The smart watch proliferation is interesting. It's a new kind of device, for which a new theory of UI design will be needed. Where a phone can be used with two thumbs at once and can show a fair number of items on screen at a time, a smart watch, because it's worn on one wrist, can only be used one-handed, and can probably, in a pinch, show up to four touch targets at once. It's hard to write software in those constraints, but it's possible.
Is it good enough for most interactions for most people most of the time? Probably not. I think smart watch owners won't ever be able to use it as their primary computing device, unless their needs are very limited. If you just make calls and get reminders, maybe that would work. If you send lots of texts, though, I don't think it's going to work very well without an alternative keyboard. This might finally be the format where we have to do away with QWERTY and go to dictation for most tasks. So maybe you could get away with a watch and headphones. Maybe. I think you'll still have a computer, the way most people don't just own a phone or a tablet. A watch is a terrible primary screen.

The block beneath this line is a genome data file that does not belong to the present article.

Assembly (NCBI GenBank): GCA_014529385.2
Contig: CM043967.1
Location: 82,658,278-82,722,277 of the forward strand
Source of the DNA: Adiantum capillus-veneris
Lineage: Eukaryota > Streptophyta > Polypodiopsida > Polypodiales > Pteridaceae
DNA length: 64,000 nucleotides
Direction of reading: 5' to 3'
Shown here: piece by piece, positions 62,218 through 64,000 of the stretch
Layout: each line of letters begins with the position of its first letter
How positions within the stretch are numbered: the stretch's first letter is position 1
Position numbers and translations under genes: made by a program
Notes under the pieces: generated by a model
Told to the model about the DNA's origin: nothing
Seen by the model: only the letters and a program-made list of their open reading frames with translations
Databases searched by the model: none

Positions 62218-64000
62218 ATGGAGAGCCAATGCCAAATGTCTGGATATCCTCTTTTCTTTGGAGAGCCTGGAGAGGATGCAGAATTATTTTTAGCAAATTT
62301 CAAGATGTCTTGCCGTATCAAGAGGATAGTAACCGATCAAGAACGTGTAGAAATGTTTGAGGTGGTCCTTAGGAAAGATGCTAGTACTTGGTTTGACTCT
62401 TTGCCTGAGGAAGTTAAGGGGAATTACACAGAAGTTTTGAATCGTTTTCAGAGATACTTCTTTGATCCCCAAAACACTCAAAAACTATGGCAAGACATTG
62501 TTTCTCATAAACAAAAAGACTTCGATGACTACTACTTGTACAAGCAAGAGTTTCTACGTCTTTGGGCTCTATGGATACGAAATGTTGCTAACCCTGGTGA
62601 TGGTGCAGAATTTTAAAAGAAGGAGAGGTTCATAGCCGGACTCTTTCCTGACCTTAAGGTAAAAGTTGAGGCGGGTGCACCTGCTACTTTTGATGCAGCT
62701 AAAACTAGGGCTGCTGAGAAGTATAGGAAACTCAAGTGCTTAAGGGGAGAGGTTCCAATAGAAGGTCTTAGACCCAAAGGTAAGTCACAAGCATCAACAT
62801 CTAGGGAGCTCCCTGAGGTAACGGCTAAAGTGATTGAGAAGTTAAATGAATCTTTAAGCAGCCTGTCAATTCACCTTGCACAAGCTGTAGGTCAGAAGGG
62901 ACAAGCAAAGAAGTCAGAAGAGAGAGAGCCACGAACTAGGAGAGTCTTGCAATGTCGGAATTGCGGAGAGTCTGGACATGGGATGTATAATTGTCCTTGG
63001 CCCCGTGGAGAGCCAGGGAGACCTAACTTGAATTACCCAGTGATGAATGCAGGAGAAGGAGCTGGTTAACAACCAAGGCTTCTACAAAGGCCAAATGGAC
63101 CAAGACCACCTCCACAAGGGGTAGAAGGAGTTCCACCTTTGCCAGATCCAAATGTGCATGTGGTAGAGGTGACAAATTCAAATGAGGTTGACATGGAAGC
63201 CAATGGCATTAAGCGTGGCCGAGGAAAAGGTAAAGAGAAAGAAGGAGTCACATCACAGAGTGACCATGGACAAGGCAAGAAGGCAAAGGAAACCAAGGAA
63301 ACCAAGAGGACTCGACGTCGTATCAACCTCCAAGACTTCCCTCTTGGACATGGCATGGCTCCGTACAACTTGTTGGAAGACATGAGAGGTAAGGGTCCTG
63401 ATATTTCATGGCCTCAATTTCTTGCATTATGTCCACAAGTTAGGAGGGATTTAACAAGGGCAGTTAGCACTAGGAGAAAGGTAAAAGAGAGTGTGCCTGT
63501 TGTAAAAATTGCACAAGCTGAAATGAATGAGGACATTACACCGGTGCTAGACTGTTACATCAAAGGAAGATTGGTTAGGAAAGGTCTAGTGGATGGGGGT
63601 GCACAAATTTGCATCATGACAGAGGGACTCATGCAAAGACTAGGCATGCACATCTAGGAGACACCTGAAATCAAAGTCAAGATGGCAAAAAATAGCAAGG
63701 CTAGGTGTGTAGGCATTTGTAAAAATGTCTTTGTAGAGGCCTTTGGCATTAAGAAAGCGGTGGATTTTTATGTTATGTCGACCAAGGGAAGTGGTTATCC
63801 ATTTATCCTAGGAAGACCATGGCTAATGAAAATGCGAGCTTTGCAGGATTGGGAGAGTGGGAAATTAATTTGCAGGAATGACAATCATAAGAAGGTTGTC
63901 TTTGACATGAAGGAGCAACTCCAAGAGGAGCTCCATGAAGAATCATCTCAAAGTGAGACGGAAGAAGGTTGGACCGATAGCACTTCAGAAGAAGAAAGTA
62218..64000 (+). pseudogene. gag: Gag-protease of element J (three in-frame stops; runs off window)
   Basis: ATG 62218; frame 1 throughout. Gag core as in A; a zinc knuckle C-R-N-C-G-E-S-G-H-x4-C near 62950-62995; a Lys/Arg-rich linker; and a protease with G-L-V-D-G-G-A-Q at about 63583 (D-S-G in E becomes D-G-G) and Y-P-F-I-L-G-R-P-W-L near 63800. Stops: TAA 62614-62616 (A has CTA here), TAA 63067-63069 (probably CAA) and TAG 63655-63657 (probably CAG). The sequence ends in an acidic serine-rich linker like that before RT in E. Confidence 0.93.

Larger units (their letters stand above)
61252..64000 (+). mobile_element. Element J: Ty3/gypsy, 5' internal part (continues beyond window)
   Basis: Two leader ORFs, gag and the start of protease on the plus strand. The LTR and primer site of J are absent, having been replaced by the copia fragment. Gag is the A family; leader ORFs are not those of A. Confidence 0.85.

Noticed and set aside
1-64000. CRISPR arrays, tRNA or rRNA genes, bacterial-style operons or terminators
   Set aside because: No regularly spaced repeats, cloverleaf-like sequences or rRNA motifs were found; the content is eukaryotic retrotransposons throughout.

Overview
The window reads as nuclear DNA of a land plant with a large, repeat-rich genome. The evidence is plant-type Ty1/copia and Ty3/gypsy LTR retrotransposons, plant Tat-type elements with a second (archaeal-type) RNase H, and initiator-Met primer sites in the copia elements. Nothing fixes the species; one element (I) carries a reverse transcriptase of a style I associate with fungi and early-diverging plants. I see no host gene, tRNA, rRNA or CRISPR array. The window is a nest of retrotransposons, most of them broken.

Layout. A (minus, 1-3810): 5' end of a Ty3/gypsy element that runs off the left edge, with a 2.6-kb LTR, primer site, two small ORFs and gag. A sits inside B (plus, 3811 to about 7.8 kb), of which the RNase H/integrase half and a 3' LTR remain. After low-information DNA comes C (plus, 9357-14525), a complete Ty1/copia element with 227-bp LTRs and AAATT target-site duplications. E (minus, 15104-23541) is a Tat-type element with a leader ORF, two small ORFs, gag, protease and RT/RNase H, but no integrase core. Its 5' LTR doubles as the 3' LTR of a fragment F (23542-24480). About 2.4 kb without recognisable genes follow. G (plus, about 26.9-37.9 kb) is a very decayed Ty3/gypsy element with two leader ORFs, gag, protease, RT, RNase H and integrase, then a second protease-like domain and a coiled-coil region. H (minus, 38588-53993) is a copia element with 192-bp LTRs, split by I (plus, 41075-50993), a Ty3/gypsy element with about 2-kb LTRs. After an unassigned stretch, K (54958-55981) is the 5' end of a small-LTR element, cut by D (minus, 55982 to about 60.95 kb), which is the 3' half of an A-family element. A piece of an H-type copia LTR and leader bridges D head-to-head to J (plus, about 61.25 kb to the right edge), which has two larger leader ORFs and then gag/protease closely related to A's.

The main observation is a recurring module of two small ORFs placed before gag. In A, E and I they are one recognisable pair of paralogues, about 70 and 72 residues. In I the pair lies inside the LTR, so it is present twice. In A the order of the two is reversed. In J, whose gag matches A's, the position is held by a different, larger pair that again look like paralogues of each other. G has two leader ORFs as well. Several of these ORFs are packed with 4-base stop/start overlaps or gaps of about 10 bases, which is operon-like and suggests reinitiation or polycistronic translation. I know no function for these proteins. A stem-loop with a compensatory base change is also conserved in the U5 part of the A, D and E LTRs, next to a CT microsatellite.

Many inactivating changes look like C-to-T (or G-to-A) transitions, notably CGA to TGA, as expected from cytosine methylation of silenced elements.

I'm prepared to see that change in time, though. Maybe, as smart watches get people used to the idea of wearing their computers on their wrists, we'll start seeing sci-fi-like forearm computers with bigger screens, or maybe some other form of interaction will take over.
Smart watches can do a lot, and I'm glad they exist, but we can't think of them as little phones. I think they need a different mode of thought for them to work properly.
Mokalus of Borg
PS - By my count, this makes at least five basic form factors to design UIs for.
PPS - That's watch, phone, tablet (touch), desktop/laptop (mouse & keyboard), television (remote).